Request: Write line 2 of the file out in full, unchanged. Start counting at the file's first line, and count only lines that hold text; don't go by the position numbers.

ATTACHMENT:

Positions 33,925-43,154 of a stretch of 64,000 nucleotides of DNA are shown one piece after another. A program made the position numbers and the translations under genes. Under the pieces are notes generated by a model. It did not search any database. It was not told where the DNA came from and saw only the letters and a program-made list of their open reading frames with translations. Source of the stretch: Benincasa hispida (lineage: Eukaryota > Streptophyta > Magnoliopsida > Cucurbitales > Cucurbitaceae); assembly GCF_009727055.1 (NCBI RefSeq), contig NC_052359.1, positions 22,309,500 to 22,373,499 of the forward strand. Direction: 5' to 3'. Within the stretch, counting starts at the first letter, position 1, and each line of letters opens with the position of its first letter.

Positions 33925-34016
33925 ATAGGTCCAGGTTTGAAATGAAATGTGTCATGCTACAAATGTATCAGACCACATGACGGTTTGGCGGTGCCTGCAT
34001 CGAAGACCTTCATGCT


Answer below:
Positions 33925-34016